Where the weft loses its qualities, not only are material differences fused, but so too are those characterizing points of reference: the differences between up and down, high and low, right and left, and even between life and death.
When the fiber recovers its color, however, the relative differences of the reference points are manifested—at first in the form of diverse processes of development. Thus, the powers of interconnection, spirals and woven forms with knots arise. Science comes to the encounter with these structures, on the small as well as the large scale, both in the atoms and in the molecules as well as in cosmography, in its conceptions of the inorganic and the organic world. These models extend from the spiral nebulas to the fabric of the genes, and even deeper. These movements precede the formation of every crystal.
We must presume the existence of similar processes in the genesis of the work of art. A large part of the work of art does not acquire a figure and remains in the limbo of the concept or intuition. Another part will erupt unexpectedly.
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When a creature reproduces in the organic world, whether in the form of a bacillus, a snail or a convolvulus, a movement is repeated that is very close to the reticulum. “Lower” organisms like the foraminifera possess this capacity, but so do the more highly evolved organisms. In the evolution of the ammonites the movement comes and goes, as if reproduction was always necessarily reiterated.
These movements span the entire morphological reserve. Their existence is conjecturable wherever the style is extremely simplified, but they can also penetrate extensive reserves and produce Baroque universes. To behold a nautilus shell cut into two halves is to behold a marvel. Something similar also penetrates our technological landscape.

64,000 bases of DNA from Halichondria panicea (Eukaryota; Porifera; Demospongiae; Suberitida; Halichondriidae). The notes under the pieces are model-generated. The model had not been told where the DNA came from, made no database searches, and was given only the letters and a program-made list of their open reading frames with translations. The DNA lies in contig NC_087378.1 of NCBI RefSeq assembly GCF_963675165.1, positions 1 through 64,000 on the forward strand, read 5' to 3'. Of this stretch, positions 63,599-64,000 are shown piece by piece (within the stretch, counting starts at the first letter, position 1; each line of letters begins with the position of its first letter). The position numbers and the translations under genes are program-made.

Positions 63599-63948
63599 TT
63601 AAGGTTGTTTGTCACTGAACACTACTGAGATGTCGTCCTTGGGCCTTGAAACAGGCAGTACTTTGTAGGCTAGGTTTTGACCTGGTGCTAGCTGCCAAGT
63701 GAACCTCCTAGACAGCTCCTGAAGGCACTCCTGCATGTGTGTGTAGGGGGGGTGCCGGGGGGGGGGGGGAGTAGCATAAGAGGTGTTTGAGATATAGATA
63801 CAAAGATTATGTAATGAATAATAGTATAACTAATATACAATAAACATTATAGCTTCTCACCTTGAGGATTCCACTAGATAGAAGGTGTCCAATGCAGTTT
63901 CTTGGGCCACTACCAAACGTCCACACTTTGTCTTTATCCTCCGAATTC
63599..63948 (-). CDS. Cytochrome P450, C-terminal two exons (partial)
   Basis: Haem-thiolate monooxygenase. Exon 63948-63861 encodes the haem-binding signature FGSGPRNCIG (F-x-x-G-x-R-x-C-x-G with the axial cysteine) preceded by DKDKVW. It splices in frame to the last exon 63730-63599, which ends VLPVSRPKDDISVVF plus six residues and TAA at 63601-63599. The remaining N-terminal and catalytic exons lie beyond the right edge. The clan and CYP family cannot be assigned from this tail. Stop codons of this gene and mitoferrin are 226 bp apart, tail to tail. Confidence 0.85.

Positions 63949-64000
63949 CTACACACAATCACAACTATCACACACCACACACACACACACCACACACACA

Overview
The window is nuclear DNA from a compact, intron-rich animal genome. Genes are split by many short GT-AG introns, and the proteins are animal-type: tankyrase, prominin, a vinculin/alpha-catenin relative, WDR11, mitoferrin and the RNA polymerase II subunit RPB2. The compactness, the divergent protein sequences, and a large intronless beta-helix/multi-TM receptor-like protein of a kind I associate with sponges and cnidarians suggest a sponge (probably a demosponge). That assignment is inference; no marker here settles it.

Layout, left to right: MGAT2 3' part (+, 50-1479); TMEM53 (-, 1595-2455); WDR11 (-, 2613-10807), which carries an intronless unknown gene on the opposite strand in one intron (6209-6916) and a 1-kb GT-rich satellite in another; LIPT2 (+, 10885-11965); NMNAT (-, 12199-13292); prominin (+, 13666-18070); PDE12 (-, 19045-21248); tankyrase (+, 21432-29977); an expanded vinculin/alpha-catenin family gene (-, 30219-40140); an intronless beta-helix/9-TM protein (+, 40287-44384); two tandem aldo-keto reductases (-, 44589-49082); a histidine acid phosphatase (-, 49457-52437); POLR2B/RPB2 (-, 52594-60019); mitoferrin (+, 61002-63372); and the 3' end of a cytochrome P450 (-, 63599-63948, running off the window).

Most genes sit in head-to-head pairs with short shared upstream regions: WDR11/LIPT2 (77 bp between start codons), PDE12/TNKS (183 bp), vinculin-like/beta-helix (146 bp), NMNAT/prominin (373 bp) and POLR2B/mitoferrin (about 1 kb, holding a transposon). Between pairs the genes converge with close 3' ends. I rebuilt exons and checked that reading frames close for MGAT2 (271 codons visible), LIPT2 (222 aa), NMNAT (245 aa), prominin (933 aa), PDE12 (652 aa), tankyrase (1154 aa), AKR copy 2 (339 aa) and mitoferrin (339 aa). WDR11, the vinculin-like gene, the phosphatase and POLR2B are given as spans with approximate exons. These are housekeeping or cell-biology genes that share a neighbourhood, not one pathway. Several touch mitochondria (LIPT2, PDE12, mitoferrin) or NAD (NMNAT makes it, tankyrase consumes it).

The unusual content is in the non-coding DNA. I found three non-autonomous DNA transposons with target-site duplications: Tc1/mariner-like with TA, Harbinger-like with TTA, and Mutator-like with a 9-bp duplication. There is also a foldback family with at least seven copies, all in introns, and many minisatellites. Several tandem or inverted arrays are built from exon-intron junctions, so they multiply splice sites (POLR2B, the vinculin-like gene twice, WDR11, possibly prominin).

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In this context the following question, among others, is posed: whether the magmatic eruption destroys, in every circumstance, the form and particularly the evolved form, or whether it can instead transform it, perhaps even make it fertile? Generally speaking, volcanic force must not be conceived as only an absolutely isolated power, but also as a cooperative power. This is how it is manifested in the larger economy of the earth; it testifies to its weft. That it should show itself in the color red is, now and then, necessary, just like the cycle of feast days on the calendar.
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It is important that we should be guided, more than once, to the extreme frontiers of the human, as was the original meaning of the festival. Its history can be divided into two great hopes: in the desire to become identical with the animal, and in the hope that the gods will supervene.